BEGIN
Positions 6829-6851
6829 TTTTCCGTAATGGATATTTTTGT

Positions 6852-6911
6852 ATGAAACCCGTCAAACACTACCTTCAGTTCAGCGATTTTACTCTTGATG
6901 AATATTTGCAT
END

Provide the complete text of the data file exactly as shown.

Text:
Positions 6829-6851
6829 TTTTCCGTAATGGATATTTTTGT

Positions 6852-6911
6852 ATGAAACCCGTCAAACACTACCTTCAGTTCAGCGATTTTACTCTTGATG
6901 AATATTTGCAT